I think we know this by now, but Karl Joseph is absolutely not scared on the football field. That can get him as trouble as easily, though not as often, as it gets him in position to do something big, but WVU will take, and encourage, his reckless aggression. In the past month we’ve seen him drift just a little bit, but come back fiercely and go from a guy who made big hits to a guy who makes the tackle in a big way.
There’s a difference and it comes from practice and games and repeatable situations. He is, as is everyone else, better the third or fourth time he’s in a certain situation than he was in the first or second. But he’s leading the team in tackles and he can be the first freshman to ever do that at WVU. If it’s not him this year, then it’s linebacker Isaiah Bruce, who is a redshirt freshman and is in second place.
What Joseph has done, and is doing with back-to-back double-digit tackle games, has his teammates talking.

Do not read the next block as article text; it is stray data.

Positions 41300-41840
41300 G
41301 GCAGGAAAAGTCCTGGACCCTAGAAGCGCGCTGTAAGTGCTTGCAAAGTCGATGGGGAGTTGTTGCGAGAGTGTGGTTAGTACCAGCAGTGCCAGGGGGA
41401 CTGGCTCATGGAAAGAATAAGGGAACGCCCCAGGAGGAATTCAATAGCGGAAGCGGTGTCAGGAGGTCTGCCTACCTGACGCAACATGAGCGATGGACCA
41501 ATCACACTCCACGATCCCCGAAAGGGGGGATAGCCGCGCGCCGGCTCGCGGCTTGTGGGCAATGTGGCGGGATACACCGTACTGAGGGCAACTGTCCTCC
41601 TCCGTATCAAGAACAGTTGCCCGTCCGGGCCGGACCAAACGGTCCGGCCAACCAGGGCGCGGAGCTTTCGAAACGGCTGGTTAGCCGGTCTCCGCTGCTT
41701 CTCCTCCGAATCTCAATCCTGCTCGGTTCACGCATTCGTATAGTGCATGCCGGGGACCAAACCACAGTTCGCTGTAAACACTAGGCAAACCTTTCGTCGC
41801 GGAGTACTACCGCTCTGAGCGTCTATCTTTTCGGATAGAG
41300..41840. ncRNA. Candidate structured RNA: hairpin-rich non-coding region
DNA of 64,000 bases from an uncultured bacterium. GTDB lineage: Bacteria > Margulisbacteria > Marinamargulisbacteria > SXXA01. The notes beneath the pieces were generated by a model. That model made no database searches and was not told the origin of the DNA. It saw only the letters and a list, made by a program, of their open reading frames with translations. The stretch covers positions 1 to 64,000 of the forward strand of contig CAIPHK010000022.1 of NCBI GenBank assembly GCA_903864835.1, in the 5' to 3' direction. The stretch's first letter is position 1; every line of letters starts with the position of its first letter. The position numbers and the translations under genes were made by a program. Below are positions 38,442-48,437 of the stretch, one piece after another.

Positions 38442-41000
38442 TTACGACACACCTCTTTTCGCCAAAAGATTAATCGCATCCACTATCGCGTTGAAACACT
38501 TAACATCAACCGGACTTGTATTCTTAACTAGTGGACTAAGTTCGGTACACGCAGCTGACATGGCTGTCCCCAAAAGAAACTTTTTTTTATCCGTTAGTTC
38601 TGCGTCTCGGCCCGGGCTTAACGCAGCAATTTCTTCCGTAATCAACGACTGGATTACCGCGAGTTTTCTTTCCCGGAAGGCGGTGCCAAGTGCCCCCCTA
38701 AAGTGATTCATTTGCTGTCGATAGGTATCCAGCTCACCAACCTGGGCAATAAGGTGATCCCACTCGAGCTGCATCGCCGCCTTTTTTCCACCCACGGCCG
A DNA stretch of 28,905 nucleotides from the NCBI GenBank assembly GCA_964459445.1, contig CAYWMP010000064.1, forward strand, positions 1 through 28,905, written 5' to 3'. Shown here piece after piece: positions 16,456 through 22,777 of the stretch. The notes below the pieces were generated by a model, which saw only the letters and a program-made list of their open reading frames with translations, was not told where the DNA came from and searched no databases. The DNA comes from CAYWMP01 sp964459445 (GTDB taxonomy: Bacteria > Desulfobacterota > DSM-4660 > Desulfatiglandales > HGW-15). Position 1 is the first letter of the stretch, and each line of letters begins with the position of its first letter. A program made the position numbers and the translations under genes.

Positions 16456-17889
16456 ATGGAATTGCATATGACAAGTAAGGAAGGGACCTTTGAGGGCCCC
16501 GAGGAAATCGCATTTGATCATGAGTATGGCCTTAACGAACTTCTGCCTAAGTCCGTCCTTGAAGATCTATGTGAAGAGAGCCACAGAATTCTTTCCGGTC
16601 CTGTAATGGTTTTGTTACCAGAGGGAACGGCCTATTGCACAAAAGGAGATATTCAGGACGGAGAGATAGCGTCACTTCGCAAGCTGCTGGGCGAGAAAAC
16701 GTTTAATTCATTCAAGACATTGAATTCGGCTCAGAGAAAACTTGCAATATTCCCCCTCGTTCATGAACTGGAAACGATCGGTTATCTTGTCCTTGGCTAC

“What he does is stuff juniors and seniors will do,” said senior linebacker Terence Garvin, who was a safety the previous three years. “He can read keys. He knows now to study film. He just really knows how to play football like an older person with experience. It’s impressive.”
If you believe WVU’s defense has been on an uptick the past few games, you’ll probably then believe Joseph has had a say in it. He’s been asked to do a little more for the defense and he’s been active and he’s had an impact. He never comes off the field, either. His teammates notice it and Darwin Cook said he gets mad and jealous when he sees the team’s other safety make a big hit or a big play. His linebackers play a little more sound knowing Joseph has their back. On and on it goes.
WVU really believes he’ll be named the Big 12′s defensive freshman of the year, though TCU’s Devonte Fields may have a say in that. But he’s been valuable elsewhere, too, and not merely on special teams, where he is also active and important.
Joseph has also helped the offense this season and his unquestioned toughness has rubbed of on others.
During one spring practice, just as he was beginning to get his hands on some playing time, Joseph was with the defense that was going against an offense handing off to running back Shawne Alston.
Alston slipped through a gap before running into a pile of offensive and defensive players.
“I came to a stop,” Alston said. “Karl kept going. He blew me up a little bit.”
Alston knew better than to ever let up again.
“After that,” he said, “I started running angry all the time.”